Is Carotid Intima-Media Thickness as Predictive as Other Noninvasive Techniques for the Detection of Coronary Artery Disease?
Carotid intima-media thickness (CIMT) measured by B-mode ultrasound is the most widely used noninvasive imaging method to assess atherosclerosis and cardiovascular risk. CIMT has been consistently associated with coronary artery disease and stroke; however, recent meta-analyses and systematic reviews suggest that its clinical usefulness may be limited because the addition of CIMT to traditional risk factors has not improved the risk prediction of cardiovascular events in the general population. Characterizing the carotid wall by MRI may have greater clinical utility compared with CIMT measurements by ultrasound. Unlike CIMT, MRI measurements of wall thickness include the adventitia and may be sensitive to adventitial thickening that results from vasa vasorum proliferation as a sign of early plaque development. MRI also has the ability to image the entire circumference of the carotid wall, including the outer wall of the carotid bulb where plaque forms in its earliest stage, and identify plaque components such as the lipid core, fibrous cap, and intraplaque hemorrhage that are closely related to plaque vulnerability and cardiovascular risk. Additional research is needed to assess the added prognostic value of MRI measurements of wall and plaque features in risk prediction beyond traditional risk factors.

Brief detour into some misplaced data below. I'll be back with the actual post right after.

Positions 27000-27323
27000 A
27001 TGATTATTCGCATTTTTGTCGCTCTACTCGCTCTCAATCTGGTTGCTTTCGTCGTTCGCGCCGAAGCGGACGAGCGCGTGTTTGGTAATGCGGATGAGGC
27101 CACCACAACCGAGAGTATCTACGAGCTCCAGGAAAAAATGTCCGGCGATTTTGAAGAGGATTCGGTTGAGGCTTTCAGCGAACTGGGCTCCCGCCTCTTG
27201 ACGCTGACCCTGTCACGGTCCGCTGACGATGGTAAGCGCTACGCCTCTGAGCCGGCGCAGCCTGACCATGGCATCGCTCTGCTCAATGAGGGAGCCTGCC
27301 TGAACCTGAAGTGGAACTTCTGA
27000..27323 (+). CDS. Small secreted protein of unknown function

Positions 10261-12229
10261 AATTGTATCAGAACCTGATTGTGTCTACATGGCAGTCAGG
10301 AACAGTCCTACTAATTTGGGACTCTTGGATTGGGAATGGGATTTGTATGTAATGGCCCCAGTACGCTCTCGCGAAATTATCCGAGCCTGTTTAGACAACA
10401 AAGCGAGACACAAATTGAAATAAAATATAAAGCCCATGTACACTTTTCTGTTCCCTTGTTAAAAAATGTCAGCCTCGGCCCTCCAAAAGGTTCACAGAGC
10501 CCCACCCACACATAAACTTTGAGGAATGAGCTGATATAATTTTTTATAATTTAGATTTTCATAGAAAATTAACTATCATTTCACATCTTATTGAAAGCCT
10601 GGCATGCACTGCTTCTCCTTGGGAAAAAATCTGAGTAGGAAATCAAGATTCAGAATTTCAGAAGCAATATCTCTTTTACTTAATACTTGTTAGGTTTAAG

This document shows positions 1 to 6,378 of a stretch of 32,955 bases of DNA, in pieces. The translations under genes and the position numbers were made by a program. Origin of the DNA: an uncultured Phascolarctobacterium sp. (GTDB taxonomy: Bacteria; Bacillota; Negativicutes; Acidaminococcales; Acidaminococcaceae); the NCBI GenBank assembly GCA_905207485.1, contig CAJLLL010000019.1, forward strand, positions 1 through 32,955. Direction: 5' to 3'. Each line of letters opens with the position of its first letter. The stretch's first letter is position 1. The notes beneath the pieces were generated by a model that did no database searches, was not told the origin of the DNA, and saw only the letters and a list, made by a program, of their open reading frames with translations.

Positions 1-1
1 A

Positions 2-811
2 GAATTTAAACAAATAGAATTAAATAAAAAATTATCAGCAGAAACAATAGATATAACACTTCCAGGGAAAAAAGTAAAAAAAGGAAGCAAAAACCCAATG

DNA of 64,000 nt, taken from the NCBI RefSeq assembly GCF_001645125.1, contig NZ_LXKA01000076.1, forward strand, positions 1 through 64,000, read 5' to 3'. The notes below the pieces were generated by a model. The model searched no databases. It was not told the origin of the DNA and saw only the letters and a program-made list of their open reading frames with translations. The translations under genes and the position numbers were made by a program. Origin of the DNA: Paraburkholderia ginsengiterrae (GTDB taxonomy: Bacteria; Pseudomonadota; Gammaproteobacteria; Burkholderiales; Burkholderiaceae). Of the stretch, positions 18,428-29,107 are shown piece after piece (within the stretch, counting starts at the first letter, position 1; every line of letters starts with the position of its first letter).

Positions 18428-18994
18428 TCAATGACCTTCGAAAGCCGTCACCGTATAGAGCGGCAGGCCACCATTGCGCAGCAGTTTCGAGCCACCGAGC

- carotid intima-media thickness
- coronary disease
- magnetic resonance imaging
- Received December 25, 2013.
- Accepted April 1, 2014.
- © 2014 American Heart Association, Inc.